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Korea Blog: The Coronavirus Breaks Out in Itaewon, the “Gays-and-Foreigners” Seoul Neighborhood Celebrated in a Hit Netflix Drama

They say you can find anything in Itaewon. To find Itaewon itself, you need only head toward the very center of Seoul, right next to the old United States Army base. To orient yourself within Itaewon, you need only know three landmarks: “Hooker Hill,” “Homo Hill,” and “Halal Hill.” Though unlikely to appear on an official map of Seoul, those place names hint at the variety of pleasures on offer in Itaewon and almost nowhere else in Korea, at least not in such high concentrations. Visitors come with desires for exotic cuisine, foreign-language reading material, plus-size clothing, and specific varieties of companionship (paid or otherwise) not easily satisfiable in the rest of the city. Just as one can pass a night in Los Angeles’ Koreatown that feels like a night in Seoul, one can pass a night in Itaewon that feels like a night in Los Angeles — a city that, at its best, offers the world in microcosm.

Young Koreans in search of international good times increasingly find them to Itaewon, which now ranks among Seoul’s top date destinations. (Not long after I first met my girlfriend, who went to college in Canada, we went to Itaewon for a taste of Korea’s most credible poutine.) That may surprise those who know other urban areas that have developed next to US military bases, places where a “date” seldom involves dinner. And indeed, the longer a Westerner has lived in Seoul, the more likely that Westerner is to have vivid memories of Itaewon decadence and depravity (whether or not they’re willing to recall them). As recently as the 1980s, such long-term expatriates have told me, the neighborhood really was majority-foreigner, and most of the Koreans one encountered there after dark were, to varying degrees of legality, on the job. But after September 11, 2001, the curfew the US military imposed on its bases, including Seoul’s Yongsan Garrison, leaving Itaewon’s nocturnal economy with no alternative but to attract a Korean clientele.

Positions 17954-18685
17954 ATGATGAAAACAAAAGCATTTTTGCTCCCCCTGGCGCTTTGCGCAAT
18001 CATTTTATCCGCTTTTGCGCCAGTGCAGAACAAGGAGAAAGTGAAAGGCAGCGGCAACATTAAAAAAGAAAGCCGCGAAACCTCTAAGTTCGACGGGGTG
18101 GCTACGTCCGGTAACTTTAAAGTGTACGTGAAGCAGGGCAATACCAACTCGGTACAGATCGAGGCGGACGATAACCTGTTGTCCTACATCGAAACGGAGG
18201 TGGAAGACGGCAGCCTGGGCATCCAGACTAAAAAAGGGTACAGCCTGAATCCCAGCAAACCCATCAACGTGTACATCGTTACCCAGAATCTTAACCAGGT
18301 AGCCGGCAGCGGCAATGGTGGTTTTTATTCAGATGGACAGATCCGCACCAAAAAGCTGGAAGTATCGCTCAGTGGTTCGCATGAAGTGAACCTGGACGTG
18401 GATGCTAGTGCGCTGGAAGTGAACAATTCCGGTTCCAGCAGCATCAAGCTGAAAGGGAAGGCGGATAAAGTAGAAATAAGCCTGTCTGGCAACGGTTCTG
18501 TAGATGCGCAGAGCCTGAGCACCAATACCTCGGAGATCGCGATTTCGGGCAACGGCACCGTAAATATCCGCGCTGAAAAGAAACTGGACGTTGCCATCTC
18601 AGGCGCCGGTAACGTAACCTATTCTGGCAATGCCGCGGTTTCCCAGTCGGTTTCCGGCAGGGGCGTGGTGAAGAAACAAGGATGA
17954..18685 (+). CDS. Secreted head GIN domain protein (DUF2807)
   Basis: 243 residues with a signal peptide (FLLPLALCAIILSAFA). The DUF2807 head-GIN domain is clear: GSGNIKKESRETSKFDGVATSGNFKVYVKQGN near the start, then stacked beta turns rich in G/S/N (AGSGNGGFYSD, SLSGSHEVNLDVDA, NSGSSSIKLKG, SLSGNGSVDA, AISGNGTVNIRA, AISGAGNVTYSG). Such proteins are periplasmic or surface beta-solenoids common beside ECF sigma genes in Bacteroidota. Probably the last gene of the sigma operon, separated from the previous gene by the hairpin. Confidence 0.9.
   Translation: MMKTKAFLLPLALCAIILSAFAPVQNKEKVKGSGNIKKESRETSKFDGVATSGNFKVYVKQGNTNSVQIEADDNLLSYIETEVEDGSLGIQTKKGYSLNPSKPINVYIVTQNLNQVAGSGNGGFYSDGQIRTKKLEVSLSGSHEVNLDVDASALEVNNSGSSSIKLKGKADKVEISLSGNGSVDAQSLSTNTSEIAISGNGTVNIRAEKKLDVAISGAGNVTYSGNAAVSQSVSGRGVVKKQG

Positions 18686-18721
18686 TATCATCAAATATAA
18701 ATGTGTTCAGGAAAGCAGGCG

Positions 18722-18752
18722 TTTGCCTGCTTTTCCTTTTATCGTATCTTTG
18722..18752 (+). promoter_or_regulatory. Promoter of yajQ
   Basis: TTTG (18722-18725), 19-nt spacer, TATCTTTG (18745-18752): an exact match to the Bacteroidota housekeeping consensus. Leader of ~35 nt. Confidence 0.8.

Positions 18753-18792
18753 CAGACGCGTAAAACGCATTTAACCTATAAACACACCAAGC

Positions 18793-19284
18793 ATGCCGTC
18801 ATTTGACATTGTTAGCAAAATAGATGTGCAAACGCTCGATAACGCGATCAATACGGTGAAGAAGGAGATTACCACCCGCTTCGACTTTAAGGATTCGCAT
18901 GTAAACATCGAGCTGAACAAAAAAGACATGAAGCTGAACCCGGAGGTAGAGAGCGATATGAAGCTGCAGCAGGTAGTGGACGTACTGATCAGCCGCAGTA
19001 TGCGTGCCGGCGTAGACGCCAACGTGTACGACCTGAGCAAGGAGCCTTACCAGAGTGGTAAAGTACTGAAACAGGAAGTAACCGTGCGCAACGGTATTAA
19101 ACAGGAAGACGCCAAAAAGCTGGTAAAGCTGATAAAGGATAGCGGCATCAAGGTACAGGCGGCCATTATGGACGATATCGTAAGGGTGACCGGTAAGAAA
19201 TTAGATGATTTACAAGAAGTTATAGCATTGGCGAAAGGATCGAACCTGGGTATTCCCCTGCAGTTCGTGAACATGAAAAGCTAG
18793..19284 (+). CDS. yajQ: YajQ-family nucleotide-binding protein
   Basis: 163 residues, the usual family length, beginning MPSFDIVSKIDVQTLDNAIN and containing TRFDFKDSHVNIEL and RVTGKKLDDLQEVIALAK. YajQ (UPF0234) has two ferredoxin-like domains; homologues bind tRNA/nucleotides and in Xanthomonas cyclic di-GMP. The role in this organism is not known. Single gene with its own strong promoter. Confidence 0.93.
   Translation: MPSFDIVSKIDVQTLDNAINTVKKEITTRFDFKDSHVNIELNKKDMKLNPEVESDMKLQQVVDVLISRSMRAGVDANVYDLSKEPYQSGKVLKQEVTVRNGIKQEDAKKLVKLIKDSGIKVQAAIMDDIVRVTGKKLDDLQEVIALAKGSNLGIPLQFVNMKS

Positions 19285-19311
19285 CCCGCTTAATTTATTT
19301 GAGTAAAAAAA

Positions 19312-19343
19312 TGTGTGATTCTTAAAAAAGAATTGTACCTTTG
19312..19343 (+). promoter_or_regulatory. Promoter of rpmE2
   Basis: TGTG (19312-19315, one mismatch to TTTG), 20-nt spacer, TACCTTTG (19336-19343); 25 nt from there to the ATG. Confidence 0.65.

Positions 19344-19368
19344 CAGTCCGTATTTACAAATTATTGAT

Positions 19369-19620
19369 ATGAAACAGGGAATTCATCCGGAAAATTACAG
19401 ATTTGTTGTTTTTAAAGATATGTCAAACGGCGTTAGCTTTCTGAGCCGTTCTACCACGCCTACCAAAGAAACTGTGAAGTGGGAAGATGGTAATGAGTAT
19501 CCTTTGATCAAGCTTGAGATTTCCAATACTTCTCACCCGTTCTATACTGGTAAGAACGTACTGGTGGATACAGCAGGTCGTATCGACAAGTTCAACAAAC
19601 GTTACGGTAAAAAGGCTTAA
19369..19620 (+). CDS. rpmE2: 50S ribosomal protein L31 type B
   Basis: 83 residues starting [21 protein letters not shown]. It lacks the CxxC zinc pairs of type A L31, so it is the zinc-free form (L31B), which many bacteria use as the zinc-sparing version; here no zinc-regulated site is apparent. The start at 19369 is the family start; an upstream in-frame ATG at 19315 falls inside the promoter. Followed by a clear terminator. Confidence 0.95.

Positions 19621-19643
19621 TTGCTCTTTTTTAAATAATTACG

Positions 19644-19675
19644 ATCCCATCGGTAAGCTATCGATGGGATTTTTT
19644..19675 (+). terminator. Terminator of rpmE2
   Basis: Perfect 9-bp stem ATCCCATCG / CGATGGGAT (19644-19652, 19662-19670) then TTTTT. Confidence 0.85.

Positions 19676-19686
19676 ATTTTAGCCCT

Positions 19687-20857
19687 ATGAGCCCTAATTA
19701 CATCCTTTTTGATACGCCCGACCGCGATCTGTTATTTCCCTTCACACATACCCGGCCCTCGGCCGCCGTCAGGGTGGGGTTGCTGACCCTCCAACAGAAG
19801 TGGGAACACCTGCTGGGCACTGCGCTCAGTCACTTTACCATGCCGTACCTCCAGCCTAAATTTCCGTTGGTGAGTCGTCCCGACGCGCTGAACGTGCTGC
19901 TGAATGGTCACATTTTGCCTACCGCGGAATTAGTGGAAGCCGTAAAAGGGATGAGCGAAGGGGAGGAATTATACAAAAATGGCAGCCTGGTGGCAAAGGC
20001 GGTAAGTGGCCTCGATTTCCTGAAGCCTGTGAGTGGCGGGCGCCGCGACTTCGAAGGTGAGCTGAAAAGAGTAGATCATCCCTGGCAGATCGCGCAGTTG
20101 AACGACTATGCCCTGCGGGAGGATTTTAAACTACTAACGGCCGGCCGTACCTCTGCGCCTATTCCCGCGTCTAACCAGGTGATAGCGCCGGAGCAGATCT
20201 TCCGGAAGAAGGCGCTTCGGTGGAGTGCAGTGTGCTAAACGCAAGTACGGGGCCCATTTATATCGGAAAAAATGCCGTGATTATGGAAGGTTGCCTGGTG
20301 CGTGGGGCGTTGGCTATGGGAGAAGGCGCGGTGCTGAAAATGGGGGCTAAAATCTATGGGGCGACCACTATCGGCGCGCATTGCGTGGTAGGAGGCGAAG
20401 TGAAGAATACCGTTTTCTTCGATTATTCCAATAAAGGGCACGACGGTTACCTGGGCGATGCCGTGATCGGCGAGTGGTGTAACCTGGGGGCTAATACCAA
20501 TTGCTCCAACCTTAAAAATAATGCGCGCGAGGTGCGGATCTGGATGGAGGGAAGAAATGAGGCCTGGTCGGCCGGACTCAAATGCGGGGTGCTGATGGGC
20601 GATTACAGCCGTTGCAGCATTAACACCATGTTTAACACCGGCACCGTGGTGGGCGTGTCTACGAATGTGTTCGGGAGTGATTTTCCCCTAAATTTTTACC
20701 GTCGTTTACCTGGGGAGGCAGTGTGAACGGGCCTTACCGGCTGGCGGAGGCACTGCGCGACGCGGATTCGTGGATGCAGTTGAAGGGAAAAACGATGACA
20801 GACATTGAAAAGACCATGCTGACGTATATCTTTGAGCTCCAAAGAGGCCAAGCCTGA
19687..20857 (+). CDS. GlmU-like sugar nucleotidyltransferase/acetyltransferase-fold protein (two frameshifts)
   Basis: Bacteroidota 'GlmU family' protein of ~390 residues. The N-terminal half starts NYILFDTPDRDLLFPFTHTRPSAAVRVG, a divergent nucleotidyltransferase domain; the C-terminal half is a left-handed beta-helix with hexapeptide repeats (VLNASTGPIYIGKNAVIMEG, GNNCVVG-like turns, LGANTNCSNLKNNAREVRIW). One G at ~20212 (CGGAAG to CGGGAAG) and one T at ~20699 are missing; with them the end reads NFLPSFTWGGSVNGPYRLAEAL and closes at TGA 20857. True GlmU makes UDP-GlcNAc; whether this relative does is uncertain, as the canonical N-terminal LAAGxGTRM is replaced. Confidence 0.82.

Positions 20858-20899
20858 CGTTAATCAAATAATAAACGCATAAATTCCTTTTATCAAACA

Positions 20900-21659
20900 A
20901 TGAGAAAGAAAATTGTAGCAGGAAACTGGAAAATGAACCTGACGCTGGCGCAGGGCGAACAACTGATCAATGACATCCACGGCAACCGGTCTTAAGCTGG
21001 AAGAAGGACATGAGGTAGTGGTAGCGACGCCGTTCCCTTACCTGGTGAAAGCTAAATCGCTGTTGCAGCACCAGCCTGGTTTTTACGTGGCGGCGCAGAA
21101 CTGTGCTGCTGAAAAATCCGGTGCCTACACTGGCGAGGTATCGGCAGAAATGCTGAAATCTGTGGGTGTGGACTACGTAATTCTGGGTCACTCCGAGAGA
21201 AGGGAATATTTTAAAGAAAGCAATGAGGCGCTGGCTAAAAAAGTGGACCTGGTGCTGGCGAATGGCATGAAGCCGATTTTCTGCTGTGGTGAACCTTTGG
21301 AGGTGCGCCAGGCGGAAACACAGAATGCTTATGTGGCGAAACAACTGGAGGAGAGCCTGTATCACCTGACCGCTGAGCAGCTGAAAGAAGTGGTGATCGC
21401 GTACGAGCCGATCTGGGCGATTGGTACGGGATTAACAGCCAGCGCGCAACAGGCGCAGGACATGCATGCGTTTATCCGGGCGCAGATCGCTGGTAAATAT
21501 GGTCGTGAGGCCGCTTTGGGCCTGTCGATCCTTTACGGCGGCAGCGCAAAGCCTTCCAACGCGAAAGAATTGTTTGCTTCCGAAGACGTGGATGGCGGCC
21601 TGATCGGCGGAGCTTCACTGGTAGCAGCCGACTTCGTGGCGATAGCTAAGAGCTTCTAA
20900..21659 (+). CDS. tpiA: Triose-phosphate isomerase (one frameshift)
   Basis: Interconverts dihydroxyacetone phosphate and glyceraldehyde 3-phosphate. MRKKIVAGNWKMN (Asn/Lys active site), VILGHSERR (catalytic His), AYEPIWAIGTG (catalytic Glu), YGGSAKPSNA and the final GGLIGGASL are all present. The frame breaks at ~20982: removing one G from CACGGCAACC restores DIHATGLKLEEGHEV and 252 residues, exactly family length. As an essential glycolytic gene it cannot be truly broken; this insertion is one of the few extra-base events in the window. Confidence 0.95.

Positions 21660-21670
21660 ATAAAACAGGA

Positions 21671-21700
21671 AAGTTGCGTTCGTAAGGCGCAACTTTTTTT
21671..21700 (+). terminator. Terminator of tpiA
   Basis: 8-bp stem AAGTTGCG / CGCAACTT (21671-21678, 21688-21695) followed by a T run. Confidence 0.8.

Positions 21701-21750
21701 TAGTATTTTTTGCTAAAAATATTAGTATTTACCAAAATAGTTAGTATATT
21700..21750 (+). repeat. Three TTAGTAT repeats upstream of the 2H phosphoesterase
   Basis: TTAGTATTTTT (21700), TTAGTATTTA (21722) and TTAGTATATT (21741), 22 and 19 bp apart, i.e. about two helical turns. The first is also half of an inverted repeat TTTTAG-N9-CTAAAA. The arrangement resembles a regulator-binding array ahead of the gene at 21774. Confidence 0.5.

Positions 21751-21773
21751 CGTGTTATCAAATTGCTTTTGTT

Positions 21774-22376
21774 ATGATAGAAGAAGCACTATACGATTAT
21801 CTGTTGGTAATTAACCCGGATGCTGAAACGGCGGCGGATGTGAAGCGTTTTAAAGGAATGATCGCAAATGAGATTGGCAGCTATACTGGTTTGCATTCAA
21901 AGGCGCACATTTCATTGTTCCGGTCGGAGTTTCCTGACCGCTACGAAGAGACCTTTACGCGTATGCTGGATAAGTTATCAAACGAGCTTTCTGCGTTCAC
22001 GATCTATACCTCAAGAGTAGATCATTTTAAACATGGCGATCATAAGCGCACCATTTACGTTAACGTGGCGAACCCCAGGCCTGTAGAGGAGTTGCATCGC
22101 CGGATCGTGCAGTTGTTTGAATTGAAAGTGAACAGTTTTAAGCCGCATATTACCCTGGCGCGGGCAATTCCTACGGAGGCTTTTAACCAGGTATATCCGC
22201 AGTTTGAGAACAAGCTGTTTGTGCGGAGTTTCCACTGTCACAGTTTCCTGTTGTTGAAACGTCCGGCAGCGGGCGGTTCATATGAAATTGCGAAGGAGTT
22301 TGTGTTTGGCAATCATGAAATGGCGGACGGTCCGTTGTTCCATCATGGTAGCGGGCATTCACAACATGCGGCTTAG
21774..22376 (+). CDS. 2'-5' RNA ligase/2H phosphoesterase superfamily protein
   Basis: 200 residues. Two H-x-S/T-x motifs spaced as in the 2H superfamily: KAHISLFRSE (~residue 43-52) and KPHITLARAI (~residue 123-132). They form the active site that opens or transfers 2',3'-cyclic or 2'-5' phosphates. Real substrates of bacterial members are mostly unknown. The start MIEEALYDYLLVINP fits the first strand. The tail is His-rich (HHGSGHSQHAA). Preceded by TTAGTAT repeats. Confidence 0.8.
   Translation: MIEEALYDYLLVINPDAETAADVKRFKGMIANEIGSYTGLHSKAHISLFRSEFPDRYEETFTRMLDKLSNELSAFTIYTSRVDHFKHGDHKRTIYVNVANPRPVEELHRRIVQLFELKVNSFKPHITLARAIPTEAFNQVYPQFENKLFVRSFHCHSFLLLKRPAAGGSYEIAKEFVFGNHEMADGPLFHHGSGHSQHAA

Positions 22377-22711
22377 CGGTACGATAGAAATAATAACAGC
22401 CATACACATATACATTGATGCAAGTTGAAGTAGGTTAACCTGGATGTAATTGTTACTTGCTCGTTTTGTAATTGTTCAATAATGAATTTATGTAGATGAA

Today Yongsan Garrison is gone. After a prolonged relocation process, the US Army has as of last year left Seoul for a new, $11 billion camp in the city of Pyongtaek. It leaves behind in Itaewon the other societally indigestible bloc that has, over the past few decades, come to define the image of Westerners in Seoul: English teachers. To the same degree that Korean students “studying” abroad spend their nights and weekends partying in the Koreatowns of the West, Western college graduates who come to Seoul for easily landed jobs in its English “education” industry spend their nights and weekends partying in Itaewon. They may well also run their errands and even live there, attracted by the ease of the area’s lingua franca, a ragged “global English” spoken not just among Westerners and Koreans but Southeast Asians, Middle Easterners, and denizens hailing from every other region of the world besides.

Read the whole thing at the Los Angeles Review of Books.